If you’re experiencing a digestive disorder, count on the digestive health specialists at UNC Medical Center to treat issues ranging from simple to complex. Our compassionate, board-certified gastroenterologists and gastrointestinal surgeons work together to provide some of the best care in the country, so you can find relief for uncomfortable GI symptoms and return to an improved quality of life.

GI Conditions We Treat

Find expert one-time consultations and ongoing care, as well as endoscopic procedures for a full spectrum of gastrointestinal conditions, including:

  • Celiac disease – A digestive disorder in which gluten causes the immune system to damage the small intestine
  • Colorectal cancer – colonoscopy for screening and surveillance, as well as counselling for patients at high risk for colorectal cancer.
  • Esophageal conditions and diseases
    • Gastroesophageal reflux disease (GERD) – Stomach contents leak back into the esophagus, causing heartburn and other symptoms
    • Esophagitis, including eosinophilic esophagitis (EoE) – Inflammation or swelling of the esophagus
    • Barrett’s esophagus – Lining of the esophagus is replaced by tissue that’s similar to the lining of the intestines
    • Esophageal narrowing, or stricture
    • Difficulty swallowing
  • Functional gastrointestinal and motility disorders (FGIDs) – Persistent, recurring symptoms that occur due to abnormal functioning of the digestive tract
    • Irritable bowel syndrome (IBS) – Abdominal pain associated with diarrhea and/or constipation
    • Dyspepsia – Pain or discomfort in the upper abdominal area and a feeling of fullness, bloating or nausea
    • Nausea and/or vomiting, including cyclic vomiting syndrome (CVS)
    • Abdominal pain
    • Constipation
    • Diarrhea
    • Fecal incontinence
    • Gastroparesis - A disorder that slows or stops the movement of food from the stomach to the small intestine
  • Inflammatory bowel disease (IBD)
    • Crohn’s disease
    • Microscopic colitis
    • Ulcerative colitis
  • Liver diseases
  • Pancreatic diseases, such as chronic pancreatitis, pancreatic cysts, and pancreatic cancer
  • Pediatric gastrointestinal conditions

Diagnosing Your GI Condition

At your first clinic appointment, your gastroenterologist will meet you and ask about your symptoms, personal and family medical history, and medications. Then you will get a complete physical exam. You may receive recommendations for additional exams, including blood tests, imaging tests, GI endoscopic procedures and/or motility tests. Endoscopic procedures allow the doctor to see, and sometimes treat, your digestive tract. Motility tests assess your digestive tract’s anatomy and function.

You and your doctor will discuss your treatment plan, which could include nutrition recommendations, biofeedback therapy or behavioral medicine pain management techniques, medications, endoscopic procedures and/or surgery, depending on your specific condition.

GI Endoscopic Procedures 

Endoscopies use a long, thin, flexible tube with a light and a video camera so we can see inside your body. We perform more than 17,000 GI endoscopic procedures each year in three specialized GI procedures units. Our GI procedure team exceeds national quality performance benchmarks. Also, more than 95% of our patients would recommend us to a friend or family member. Throughout your procedure, anesthesiologists and skilled endoscopy nurses will stay by your side to keep you comfortable. Tests we offer include:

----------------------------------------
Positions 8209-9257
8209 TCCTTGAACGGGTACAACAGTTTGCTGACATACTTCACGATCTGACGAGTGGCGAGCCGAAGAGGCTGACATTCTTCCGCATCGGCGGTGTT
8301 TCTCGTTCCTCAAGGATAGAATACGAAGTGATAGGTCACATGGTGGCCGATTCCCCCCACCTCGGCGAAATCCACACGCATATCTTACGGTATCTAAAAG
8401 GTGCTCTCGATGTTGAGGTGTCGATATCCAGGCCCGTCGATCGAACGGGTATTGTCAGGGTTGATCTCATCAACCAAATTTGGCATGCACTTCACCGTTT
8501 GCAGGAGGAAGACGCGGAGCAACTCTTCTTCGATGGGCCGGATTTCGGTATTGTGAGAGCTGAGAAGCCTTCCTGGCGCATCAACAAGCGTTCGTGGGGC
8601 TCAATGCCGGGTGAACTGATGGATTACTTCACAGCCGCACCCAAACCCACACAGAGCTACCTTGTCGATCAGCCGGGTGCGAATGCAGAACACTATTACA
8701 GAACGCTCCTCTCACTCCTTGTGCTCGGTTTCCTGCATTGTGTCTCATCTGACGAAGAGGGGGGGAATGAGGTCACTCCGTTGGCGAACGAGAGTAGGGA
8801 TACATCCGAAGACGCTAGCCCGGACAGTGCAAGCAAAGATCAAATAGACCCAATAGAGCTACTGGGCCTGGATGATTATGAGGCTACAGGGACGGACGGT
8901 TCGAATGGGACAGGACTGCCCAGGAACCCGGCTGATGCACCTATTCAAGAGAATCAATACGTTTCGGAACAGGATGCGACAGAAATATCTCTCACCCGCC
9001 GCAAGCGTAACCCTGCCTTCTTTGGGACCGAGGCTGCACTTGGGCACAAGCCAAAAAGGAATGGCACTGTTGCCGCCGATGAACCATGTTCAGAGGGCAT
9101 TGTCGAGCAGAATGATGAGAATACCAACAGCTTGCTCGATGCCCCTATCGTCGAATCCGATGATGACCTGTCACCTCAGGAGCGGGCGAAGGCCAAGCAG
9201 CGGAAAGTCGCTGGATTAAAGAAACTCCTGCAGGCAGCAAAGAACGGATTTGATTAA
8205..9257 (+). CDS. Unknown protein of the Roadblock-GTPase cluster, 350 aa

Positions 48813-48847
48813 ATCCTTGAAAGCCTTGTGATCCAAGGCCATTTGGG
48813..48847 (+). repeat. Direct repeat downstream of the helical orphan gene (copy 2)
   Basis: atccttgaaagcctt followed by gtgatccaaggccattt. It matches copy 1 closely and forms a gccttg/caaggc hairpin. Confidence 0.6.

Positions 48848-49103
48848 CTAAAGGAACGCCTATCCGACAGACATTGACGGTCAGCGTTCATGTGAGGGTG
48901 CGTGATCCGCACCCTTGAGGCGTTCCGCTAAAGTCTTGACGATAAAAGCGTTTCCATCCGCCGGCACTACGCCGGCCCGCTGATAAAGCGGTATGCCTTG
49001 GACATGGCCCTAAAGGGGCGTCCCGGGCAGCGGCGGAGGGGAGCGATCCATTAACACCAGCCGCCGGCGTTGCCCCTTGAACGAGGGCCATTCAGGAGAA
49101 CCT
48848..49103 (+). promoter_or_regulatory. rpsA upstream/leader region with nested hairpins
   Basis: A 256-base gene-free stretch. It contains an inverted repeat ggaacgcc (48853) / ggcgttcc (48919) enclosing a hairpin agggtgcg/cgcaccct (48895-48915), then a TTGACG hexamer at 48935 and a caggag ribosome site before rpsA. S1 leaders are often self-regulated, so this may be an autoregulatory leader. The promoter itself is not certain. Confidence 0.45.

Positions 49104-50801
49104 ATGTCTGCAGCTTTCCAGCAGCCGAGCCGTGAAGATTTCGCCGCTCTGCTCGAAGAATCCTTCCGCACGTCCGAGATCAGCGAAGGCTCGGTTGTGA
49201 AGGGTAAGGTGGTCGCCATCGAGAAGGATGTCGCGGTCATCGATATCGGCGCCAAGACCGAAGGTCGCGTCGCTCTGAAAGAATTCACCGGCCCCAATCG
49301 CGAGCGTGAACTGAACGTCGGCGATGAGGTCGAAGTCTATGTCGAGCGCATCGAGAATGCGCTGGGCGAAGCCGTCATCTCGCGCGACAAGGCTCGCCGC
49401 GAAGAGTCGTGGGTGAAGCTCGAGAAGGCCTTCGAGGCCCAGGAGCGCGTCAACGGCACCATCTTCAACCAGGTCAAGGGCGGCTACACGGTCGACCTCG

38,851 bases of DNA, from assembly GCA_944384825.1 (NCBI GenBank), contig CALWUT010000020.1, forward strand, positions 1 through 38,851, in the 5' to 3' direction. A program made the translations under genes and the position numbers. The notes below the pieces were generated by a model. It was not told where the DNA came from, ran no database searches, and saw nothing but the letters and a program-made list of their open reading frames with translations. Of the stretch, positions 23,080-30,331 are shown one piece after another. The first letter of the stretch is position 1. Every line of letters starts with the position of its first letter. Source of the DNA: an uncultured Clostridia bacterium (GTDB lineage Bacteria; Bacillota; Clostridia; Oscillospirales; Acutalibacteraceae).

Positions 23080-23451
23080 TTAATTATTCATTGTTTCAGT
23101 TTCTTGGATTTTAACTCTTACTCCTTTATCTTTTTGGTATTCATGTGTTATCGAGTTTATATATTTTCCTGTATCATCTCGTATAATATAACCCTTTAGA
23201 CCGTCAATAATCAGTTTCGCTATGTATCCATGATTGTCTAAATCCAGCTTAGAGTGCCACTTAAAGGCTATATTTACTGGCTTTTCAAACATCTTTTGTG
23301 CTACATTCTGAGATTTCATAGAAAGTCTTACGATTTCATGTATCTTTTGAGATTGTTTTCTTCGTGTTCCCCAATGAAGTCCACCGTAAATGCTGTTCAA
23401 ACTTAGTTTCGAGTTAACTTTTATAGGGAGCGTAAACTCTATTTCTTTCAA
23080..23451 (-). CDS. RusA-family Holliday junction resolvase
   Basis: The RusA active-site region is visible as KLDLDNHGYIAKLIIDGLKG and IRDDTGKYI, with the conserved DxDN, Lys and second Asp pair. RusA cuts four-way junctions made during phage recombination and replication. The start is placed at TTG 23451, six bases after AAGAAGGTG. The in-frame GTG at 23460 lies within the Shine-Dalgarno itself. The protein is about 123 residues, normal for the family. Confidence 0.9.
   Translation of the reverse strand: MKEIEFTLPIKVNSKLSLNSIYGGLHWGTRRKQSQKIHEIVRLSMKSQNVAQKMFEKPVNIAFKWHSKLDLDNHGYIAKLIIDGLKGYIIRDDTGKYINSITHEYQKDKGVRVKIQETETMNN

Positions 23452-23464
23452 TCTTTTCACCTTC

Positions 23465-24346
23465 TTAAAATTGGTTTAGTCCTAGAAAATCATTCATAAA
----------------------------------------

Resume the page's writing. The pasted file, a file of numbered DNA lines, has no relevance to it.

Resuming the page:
• Capsule endoscopy to assess the small intestine
  • Colonoscopy – Looks inside the large intestine for polyps, cancers and other conditions
  • Esophagogastroduodenoscopy (EGD) – Examines your esophagus, stomach and the first part of your small intestine; may be used to evaluate difficulty swallowing, heartburn, abdominal pain and bleeding.
  • Enteroscopy – Similar to an EGD, but uses a specialized tube to examine deeper portions of the small intestine
  • Endoscopic retrograde cholangiopancreatography (ERCP) – Takes X-rays after dye is injected into your bile ducts to make them visible; if the exam shows gallstones or narrow bile ducts, your doctor can remove or relieve the obstruction
  • Endoscopic ultrasound (EUS) – Uses a small ultrasound attachment to examine the esophagus, stomach and small intestine (upper EUS) or the rectum and colon (lower EUS)
  • Video capsule endoscopy (VCE) – Involves swallowing a pill-sized capsule, which takes pictures of the small intestine and transmits them to a recorder you wear around your waist
  • Flexible sigmoidoscopy – Looks inside the last portion of the colon and rectum for polyps, cancers and other conditions
  • Infrared coagulation (IRC) – non-surgical treatment of internal hemorrhoids
  • Ostomy exam – Examines a surgically created opening in the colon (ostomy) using a flexible tube with a small camera and light
  • PEG/feeding tube placement
  • Pouch exam – Examines a surgical J-pouch or ileal pouch using a flexible tube with a small camera and light
  • Advanced therapeutic procedures, including endoscopic ablation of Barrett’s esophagus, treatment of complex pancreatic diseases, pallation of gastrointestinal malignancies, treatment of strictures, and endoscopic treatment of Zenker’s diverticulum

Make an Appointment

A physician’s referral is required for most gastroenterology care at UNC Medical Center. For more information, talk to your doctor or call our GI Clinic at 919-966-6000. For information about procedures, patients should call 919-966-8765.

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